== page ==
The fate of the 2020 US Open tennis tournament will be determined by late June, says the United States Tennis Association (USTA), which oversees the event. The tournament is traditionally the final Grand Slam of the tennis season and is currently set to invade New York August 31 through September 13.
To make the call, USTA officials will consult with a panel of medical experts monitoring the public health risks surrounding the tournament as much of the world battles COVID-19.
“We’re very fortunate to be the fourth Grand Slam to go, so time is on our side. Obviously, our ambition is to run the tournament,” said USTA CEO and executive director Mike Dowse, via ESPN. “[But] the driving factor will be the health and well being of the players, the fans and our staff. To that [end] we just don’t have enough information that we can run the tournament safely. We’ve set a time frame around June to make that decision.”
The global tennis schedule has been dramatically altered as the virus has spread throughout the world. Both ATP and WTA tours were shaken up last month upon the cancellation of other high-profile U.S. tournaments BNP Paribas Open and Miami Open, which led to ongoing suspensions to be implemented across the tours. Soon after, the French Tennis Federation, governing body of the French Open, stunned players, tours, and other tennis governing bodies by postponing the spring tournament to the fall.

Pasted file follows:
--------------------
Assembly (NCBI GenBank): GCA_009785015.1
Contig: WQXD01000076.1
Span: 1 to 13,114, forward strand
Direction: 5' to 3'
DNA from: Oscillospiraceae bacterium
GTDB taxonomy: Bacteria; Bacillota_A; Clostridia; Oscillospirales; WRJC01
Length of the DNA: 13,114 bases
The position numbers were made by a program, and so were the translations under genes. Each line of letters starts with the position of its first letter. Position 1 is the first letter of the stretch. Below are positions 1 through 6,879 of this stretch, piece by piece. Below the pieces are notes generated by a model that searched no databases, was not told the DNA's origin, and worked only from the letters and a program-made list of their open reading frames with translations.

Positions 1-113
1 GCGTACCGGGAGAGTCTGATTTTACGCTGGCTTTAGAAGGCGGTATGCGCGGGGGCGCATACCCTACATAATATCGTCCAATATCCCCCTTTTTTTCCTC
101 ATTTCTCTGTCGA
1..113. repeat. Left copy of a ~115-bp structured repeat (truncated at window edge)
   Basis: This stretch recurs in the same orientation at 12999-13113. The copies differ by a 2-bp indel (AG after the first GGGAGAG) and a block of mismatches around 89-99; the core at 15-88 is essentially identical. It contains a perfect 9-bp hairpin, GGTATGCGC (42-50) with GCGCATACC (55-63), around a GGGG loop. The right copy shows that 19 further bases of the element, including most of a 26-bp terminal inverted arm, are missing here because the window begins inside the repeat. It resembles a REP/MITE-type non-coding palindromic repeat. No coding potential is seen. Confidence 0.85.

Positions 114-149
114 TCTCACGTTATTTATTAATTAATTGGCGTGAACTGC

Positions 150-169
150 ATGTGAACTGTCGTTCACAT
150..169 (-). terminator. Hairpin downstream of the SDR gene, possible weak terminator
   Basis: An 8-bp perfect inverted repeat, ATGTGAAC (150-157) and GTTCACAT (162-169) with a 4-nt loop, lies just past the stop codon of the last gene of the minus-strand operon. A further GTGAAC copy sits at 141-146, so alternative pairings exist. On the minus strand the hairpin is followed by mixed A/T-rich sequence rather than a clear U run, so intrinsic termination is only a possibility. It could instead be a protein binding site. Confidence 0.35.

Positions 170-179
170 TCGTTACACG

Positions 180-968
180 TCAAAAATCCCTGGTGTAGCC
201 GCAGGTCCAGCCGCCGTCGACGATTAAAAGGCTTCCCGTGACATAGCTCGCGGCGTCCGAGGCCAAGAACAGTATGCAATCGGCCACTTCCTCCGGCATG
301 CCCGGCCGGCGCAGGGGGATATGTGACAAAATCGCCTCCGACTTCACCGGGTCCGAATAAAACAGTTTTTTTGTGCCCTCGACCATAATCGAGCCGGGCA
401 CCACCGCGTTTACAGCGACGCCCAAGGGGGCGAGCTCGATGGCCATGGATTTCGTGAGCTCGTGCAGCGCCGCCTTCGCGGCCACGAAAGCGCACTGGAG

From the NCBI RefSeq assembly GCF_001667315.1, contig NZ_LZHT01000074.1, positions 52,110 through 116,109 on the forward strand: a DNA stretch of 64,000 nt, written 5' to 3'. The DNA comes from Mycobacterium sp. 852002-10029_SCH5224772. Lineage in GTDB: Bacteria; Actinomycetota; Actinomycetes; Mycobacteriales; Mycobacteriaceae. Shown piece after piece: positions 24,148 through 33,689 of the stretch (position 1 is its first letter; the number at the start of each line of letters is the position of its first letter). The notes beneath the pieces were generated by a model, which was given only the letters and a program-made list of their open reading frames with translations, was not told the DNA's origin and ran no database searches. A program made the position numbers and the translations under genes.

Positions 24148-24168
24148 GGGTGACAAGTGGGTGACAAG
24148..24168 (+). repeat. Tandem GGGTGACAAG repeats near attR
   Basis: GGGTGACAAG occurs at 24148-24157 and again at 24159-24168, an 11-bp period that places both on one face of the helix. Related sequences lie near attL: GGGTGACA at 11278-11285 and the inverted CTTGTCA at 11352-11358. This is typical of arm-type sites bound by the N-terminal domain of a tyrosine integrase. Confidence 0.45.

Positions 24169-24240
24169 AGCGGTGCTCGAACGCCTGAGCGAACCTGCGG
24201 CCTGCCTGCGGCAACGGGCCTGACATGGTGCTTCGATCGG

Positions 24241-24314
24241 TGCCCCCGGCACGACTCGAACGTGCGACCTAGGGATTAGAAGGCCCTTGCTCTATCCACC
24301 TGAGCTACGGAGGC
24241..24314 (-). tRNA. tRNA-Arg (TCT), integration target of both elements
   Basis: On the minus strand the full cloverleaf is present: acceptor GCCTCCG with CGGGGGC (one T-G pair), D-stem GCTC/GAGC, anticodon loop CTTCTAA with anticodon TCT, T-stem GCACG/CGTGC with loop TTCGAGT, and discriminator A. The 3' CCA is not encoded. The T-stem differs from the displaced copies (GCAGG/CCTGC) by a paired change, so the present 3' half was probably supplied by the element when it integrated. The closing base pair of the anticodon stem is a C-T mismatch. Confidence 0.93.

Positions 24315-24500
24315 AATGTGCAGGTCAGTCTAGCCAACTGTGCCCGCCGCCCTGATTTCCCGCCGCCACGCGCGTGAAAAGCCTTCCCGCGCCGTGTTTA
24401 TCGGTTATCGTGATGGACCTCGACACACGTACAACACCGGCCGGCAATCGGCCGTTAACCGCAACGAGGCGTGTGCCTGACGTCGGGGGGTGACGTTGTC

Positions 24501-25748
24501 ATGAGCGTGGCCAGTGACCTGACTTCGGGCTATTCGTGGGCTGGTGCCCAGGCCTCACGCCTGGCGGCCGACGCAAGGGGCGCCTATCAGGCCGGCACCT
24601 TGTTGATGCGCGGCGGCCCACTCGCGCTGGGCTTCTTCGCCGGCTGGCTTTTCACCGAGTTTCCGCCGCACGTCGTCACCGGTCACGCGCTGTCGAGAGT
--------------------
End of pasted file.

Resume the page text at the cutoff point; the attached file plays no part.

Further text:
Questions surrounding the US Open came into play upon that sudden rescheduling as the 2020 French Open is now scheduled to begin September 20, only one week after the conclusion of the US Open. Players and USTA officials alike expressed concern for the back-to-back scheduling that requires quick bi-continental travel, training periods for the change in court surface, and conflict with the late-September ATP exhibition Laver Cup.
January’s Australian Open is the only major of the year to be completed as scheduled as both Roland Garros and US Open remain up in the air. Wimbledon, the sport’s most iconic tournament, has been cancelled for the first time in 75 years.
While the USTA consults with experts over the fate of the US Open, the tournament’s grounds are being utilized for medical services. The indoor training center at the USTA Billie Jean King National Tennis Center has been transformed into a 100,000 square foot supplemental hospital space to accommodate for need in hard-hit New York City. Additionally, the complex’s Louis Armstrong Stadium is currently serving as a community kitchen that prepares and distributes thousands of meals per day to patients, front line workers and area school children.